December 30 2011
So here we are, in the strange seasonal no-man's-land between Christmas and the New Year, contemplating a rugby season half done, some of us returning to quiet, semi-staffed workplaces, others twiddling their thumbs as they contemplate the aftermath of the week-long frenzy, switching on the telly to the traditional diet of tired old repeats and oddly inappropriate disaster movies.
You know the kind of thing: a group of Hollywood A-listers, B-listers, and never-gonna-be-on-any-listers gather in a familiar setting just before catastrophe strikes, and spend the next couple of hours in a fraught, almost hopeless attempt to escape from the prison their surroundings have become. Along the way, the company gradually dwindles, lesser celebrities picked off by the vagaries of wrecked infrastructure: near-unbridgeable chasms, closed doors concealing tidal waves of seawater or incinerator-hot backdrafts, fatal dead-ends and precarious, tightrope-wire escape routes. The heroes are marked out from the start, selected for their box-office bankability. The opposite applies to the equally obvious and hapless victims, whose grisly fates will throw the heroism of the stars into greater relief. At the end a few survivors will remain to taste the sweet air of freedom, their victory won on the back of a quite considerable casualty list. I'm never really sure whether these films are intended to be fables about the indomitability of the human spirit, or grim warnings about your chances of survival in a comparable disaster. Given their scheduling during the festive period, perhaps we should assume the former.
When the Wasps rugby squad assembled in the middle of the summer, they probably didn't realise that they were about to take part in a disaster movie of their own. In truth, the project has been in turmoil from the start. Two of the expected stars, Worsley and Ward-Smith, failed to materialise at all. Another one, the perennial box-office draw known as Shawsy, turned up late and promptly departed again, citing what we might politely call 'creative differences'. It was an inauspicious start to filming. Nevertheless, the cast and crew have soldiered on.
The setting for this tale of heroism and a concurrently spiralling body-count is the seemingly innocuous surroundings of the 2011/12 rugby season. As with all disaster movies, there's a faint air of unreality about it all. Dai Young, the veteran Welsh character actor (he can do League AND Union), is an unlikely heroic lead. He's the brains behind the escape-bid, but it's to be hoped that he'll leave the action sequences to younger, more accustomed performers. In a daring twist on the traditional formula, some of the stars have been the first to bite the dust. Tom Rees, to the groans of an expectant audience, disappeared before the opening titles had even finished rolling (though there's a niggling suspicion that, as with other films in his portfolio, he might turn up again as the story approaches its denouement). For other members of the cast, however, this particular performance is over. Hard-nut action-movie regular Chris Bell succumbed in the second act. Ross Filipo, the Kiwi who has spent the past few years plying his trade in the philosophical navel-gazing of French cinema, made his heroic sacrifice a little later on.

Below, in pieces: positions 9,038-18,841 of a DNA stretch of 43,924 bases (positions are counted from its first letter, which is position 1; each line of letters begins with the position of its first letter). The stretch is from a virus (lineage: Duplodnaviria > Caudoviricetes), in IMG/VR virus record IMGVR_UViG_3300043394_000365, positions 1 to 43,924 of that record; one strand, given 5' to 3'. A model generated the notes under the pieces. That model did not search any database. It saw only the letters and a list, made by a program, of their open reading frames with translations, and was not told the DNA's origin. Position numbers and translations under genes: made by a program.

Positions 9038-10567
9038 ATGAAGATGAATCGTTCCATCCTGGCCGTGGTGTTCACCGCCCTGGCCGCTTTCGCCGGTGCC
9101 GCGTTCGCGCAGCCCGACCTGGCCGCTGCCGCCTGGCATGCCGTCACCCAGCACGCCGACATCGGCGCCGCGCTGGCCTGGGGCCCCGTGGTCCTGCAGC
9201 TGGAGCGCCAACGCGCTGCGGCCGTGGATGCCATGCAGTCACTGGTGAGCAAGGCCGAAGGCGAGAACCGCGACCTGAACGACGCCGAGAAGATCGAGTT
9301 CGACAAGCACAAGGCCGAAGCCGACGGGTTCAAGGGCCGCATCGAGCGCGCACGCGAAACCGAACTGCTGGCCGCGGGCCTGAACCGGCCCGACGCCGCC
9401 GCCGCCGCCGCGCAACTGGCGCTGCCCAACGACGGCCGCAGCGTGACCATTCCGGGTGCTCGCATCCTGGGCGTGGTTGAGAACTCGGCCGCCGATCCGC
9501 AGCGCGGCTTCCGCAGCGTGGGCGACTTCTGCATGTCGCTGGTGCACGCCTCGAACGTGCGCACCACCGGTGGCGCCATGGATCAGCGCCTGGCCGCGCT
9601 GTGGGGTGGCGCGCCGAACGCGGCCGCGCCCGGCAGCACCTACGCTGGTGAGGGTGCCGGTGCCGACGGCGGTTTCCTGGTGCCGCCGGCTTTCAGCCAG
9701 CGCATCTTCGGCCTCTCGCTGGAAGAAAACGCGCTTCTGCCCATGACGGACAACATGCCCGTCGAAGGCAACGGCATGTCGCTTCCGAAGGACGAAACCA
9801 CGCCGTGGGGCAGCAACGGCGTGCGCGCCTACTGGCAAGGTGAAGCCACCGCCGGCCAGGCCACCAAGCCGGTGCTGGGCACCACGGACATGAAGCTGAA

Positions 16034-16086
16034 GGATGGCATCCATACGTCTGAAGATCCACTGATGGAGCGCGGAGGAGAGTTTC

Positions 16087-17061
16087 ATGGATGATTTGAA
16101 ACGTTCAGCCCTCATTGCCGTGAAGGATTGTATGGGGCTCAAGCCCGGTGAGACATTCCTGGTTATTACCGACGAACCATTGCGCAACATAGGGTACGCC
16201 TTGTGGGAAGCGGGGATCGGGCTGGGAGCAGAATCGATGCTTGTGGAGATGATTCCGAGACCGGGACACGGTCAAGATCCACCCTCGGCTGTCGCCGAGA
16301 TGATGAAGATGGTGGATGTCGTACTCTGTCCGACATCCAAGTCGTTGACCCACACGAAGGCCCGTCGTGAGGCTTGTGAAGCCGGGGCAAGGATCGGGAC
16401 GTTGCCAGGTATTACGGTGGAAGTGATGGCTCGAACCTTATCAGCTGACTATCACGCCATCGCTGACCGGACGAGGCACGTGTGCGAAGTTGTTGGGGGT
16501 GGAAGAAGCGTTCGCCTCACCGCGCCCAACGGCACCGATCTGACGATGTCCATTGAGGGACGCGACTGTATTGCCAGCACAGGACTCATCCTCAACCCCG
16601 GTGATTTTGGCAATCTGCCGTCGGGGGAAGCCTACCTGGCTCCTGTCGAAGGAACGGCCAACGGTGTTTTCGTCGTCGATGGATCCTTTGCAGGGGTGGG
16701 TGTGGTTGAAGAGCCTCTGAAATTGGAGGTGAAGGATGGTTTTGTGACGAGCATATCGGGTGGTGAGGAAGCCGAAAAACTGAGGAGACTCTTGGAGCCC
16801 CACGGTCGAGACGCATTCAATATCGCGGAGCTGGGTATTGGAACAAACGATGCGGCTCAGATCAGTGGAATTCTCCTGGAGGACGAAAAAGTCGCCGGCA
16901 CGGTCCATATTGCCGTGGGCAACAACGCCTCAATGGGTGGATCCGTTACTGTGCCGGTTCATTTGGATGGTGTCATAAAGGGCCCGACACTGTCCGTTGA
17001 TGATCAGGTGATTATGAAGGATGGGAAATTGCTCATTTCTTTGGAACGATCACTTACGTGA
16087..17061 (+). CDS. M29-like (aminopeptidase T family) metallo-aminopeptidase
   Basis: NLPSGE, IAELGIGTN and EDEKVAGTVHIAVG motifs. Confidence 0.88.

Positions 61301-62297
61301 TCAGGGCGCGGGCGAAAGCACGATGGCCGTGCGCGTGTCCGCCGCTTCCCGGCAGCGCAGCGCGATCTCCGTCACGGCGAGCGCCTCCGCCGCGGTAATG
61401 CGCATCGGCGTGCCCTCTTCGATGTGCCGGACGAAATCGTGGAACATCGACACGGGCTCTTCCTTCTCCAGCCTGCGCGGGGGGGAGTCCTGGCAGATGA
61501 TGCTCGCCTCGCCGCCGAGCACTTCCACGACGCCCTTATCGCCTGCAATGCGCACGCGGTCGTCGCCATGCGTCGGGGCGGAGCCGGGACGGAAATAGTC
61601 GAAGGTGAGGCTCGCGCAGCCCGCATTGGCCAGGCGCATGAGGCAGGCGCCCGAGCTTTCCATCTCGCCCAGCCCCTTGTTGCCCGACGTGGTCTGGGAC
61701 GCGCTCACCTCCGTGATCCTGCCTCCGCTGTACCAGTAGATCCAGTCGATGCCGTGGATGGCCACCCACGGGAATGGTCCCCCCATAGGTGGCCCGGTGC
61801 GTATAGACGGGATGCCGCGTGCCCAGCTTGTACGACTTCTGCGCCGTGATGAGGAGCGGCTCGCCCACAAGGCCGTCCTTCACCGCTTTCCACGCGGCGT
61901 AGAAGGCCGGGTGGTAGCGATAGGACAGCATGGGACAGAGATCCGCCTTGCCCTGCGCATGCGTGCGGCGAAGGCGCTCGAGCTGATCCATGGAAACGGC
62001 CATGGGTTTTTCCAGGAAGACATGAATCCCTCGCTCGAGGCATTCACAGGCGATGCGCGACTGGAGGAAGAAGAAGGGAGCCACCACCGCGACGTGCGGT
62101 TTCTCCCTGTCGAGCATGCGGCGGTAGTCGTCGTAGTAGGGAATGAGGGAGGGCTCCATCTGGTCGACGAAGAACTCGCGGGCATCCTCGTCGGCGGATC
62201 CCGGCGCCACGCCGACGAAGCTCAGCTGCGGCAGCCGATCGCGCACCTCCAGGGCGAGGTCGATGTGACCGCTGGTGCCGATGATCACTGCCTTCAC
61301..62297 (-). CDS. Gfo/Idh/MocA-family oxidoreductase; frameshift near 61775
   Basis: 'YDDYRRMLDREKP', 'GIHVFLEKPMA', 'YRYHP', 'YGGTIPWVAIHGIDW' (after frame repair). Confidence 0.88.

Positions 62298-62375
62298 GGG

As for the film itself, after an opening couple of scenes upon which the impending catastrophe cast nary a shadow, every subsequent set piece has seen (in keeping with the genre) another member of the company fighting against desperate circumstances, and losing. Launchbury, Poff, Vunipola, McIntyre and Thompson have all gone the way of of so many disaster-movie performers before them. Even John Hart, who seasoned viewers might have expected to fill the role of grim, determined leader, has gone the way of his predecessor, Rees. Which leaves us at once in familiar but uncharted territory. If the movie is to fulfil its obligations to the genre, then those that remain will eventually find a way out of their bent and broken surroundings. But the loss of so many of the expected stars makes you wonder whether this is not the formulaic, triumph-over-adversity, New Year's Day flick that we were led to expect. Halfway through the film, suspicion has begun to grow. What if we've got one of those experimental directors in charge? What if this is really a nihilistic, low-budget re-imagining of the disaster movie? Who is this Hayes bloke, anyway, and why does he seem so keen to hand his half-completed movie on to somebody else?